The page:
HCM CITY(VNS)— Viet Nam will experience a moderate economic recovery this year, Standard Chartered Bank has said in a report it released on Monday.
The forecast dismissed the subdued start to 2013, with GDP growing 4.9 per cent year-on-year in the first quarter, down from 5.5 per cent growth in the previous quarter.
The weak GDP growth number was consistent with data released earlier, which indicated sluggish credit growth, retail sales, visitor arrivals, and industrial production.
The report said the economy normally picks up after Q1, when business activity is distorted by the Lunar New Year.
"We remain confident in Viet Nam's trade sector, which looks set to maintain last year's strong momentum. "We reiterate our forecast of a trade surplus for 2013, as we expect exports to recover steadily and imports to only grow moderately."
Retail sales grew 11.7 per cent in Q1, the slowest pace since 2005. Last year it had grown at 21 per cent.
On a more positive note, vehicle sales had shown tentative signs of improving, which could indicate a rebound in retail sales in the next few quarters.
Manufacturing growth was also sluggish in Q1, averaging 5.5 per cent. But it rebounded to 5.6 per cent in March after contracting 10.1 per cent in February.
Industrial production was likely to pick up this year thanks to a supportive policy environment and an investment recovery.
In the external sector, trade performance was volatile in Q1, but there was a surplus of US$382 million.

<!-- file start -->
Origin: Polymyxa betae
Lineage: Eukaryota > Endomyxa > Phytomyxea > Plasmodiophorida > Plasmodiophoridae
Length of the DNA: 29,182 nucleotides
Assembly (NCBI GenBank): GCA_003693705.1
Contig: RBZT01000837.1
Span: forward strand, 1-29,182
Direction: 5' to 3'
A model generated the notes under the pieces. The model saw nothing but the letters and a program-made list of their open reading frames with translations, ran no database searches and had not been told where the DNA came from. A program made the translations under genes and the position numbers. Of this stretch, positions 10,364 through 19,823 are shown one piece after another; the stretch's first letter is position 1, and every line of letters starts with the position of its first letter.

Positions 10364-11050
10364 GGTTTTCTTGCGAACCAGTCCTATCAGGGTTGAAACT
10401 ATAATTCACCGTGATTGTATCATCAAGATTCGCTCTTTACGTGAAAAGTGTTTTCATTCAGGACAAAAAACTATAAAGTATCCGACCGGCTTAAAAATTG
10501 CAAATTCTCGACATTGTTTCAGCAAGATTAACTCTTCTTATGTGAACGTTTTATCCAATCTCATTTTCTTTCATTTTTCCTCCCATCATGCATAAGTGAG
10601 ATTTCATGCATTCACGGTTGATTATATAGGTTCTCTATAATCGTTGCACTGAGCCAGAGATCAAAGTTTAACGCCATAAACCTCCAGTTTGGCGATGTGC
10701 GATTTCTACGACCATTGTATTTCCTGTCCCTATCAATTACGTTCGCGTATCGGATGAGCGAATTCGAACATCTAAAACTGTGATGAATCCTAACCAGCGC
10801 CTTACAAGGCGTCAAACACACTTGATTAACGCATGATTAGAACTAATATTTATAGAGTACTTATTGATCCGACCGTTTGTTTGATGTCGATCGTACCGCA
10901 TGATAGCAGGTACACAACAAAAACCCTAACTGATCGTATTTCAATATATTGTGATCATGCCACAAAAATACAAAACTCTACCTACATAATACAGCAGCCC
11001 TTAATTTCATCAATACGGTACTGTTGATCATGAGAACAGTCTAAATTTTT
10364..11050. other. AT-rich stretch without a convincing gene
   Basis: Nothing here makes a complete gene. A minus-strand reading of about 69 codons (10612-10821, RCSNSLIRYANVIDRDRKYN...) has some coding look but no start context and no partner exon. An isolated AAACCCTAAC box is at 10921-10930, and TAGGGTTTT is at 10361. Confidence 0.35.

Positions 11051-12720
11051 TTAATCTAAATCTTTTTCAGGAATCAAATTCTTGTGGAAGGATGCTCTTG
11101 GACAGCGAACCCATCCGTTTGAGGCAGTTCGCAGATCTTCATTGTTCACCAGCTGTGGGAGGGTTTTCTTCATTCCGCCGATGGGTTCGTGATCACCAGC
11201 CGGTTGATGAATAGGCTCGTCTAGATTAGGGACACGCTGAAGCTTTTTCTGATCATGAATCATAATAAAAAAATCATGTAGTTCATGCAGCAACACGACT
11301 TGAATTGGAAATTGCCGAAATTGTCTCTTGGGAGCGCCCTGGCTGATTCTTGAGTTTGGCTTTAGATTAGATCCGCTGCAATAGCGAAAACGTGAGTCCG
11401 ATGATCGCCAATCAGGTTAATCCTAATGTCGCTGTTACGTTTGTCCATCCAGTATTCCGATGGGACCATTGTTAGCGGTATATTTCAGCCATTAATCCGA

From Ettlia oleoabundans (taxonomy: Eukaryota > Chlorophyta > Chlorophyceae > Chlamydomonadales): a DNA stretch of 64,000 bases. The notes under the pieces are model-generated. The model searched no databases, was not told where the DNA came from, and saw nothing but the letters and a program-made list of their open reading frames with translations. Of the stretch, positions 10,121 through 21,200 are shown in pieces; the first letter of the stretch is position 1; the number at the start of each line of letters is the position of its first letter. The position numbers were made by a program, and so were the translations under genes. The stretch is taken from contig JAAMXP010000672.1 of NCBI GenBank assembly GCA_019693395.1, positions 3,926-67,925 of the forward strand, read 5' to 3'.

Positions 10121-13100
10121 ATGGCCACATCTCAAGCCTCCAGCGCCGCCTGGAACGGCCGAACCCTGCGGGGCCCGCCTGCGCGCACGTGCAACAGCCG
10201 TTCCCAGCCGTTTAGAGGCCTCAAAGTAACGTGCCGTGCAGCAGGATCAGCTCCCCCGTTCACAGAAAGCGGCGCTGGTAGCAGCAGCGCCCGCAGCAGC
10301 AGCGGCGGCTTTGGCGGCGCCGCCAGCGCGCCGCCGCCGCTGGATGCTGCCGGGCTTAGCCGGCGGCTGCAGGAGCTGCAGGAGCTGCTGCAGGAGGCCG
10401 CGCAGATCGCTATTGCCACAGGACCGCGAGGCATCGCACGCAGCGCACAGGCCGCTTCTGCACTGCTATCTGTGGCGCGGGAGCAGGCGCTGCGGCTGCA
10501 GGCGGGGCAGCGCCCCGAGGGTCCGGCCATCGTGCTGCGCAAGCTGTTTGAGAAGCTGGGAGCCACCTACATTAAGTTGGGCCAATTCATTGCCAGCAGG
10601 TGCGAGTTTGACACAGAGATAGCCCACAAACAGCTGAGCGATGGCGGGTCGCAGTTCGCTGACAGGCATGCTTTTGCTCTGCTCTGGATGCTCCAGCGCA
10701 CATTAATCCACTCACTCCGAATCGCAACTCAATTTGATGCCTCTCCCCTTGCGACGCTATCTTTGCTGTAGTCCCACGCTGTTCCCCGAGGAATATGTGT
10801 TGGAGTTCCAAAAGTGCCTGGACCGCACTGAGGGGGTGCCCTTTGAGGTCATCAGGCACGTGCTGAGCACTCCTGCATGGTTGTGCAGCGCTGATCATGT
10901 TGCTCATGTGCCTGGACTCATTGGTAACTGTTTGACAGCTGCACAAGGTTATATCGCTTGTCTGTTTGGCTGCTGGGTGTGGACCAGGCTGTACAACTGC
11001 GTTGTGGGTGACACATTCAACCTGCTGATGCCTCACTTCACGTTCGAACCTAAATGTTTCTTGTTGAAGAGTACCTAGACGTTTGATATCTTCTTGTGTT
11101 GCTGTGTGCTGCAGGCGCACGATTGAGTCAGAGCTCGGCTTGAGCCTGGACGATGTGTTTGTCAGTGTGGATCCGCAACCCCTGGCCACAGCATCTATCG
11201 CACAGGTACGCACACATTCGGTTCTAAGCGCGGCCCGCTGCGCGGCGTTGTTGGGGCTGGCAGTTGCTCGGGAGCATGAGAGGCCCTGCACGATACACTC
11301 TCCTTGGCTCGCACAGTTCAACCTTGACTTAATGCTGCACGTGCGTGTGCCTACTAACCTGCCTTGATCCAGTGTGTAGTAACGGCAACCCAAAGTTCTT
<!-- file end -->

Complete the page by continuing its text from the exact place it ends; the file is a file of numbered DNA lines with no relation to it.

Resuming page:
Exports grew 21 per cent during the period. The pace of export growth, though slightly lower than a year earlier, was much higher than that of Viet Nam's ASEAN peers.
Import growth surged to 21 per cent in Q1 from 15 per cent in the previous quarter, indicating improving local demand.
The trade sector would maintain its positive momentum in 2013 given recovering global demand and a moderate pick-up in the domestic market. This should also strengthen the country's external position.
Inflation eased in March to 6.6 per cent from 7 per cent in February. Core inflation slowed to 11.3 per cent from 12.2 per cent.
But food prices had started to edge up after bottoming last year, diverging from lower core inflation recently.
Rising food prices could be a potential upside risk to inflation given the large weighting for food in the CPI basket (39.93 per cent).
The SBV cut policy rates by 7 percentage points since March 2012.
It was under government pressure to facilitate business activity given the slow credit growth.
Recently it reiterated its pro-growth stance by implementing flexible interest rates and credit measures to achieve its 12 per cent credit growth target. —VNS